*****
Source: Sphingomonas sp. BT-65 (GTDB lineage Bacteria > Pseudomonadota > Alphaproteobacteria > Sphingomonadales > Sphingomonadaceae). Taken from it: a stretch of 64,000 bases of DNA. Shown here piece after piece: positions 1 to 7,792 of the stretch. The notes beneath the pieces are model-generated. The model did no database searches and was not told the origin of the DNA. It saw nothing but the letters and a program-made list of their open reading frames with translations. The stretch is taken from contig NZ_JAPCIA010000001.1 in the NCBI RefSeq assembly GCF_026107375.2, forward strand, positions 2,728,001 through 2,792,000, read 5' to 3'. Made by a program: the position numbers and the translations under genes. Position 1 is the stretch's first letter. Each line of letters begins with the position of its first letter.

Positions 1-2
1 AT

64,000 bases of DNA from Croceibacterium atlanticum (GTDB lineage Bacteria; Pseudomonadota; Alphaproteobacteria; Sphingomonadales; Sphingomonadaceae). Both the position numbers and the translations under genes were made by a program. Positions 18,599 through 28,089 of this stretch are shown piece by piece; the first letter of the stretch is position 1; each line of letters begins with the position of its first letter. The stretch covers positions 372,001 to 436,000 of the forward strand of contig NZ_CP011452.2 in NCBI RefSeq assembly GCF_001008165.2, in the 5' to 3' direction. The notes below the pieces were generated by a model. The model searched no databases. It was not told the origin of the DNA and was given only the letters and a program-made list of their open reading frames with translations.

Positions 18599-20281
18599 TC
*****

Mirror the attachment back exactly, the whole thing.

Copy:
Source: Sphingomonas sp. BT-65 (GTDB lineage Bacteria > Pseudomonadota > Alphaproteobacteria > Sphingomonadales > Sphingomonadaceae). Taken from it: a stretch of 64,000 bases of DNA. Shown here piece after piece: positions 1 to 7,792 of the stretch. The notes beneath the pieces are model-generated. The model did no database searches and was not told the origin of the DNA. It saw nothing but the letters and a program-made list of their open reading frames with translations. The stretch is taken from contig NZ_JAPCIA010000001.1 in the NCBI RefSeq assembly GCF_026107375.2, forward strand, positions 2,728,001 through 2,792,000, read 5' to 3'. Made by a program: the position numbers and the translations under genes. Position 1 is the stretch's first letter. Each line of letters begins with the position of its first letter.

Positions 1-2
1 AT

64,000 bases of DNA from Croceibacterium atlanticum (GTDB lineage Bacteria; Pseudomonadota; Alphaproteobacteria; Sphingomonadales; Sphingomonadaceae). Both the position numbers and the translations under genes were made by a program. Positions 18,599 through 28,089 of this stretch are shown piece by piece; the first letter of the stretch is position 1; each line of letters begins with the position of its first letter. The stretch covers positions 372,001 to 436,000 of the forward strand of contig NZ_CP011452.2 in NCBI RefSeq assembly GCF_001008165.2, in the 5' to 3' direction. The notes below the pieces were generated by a model. The model searched no databases. It was not told the origin of the DNA and was given only the letters and a program-made list of their open reading frames with translations.

Positions 18599-20281
18599 TC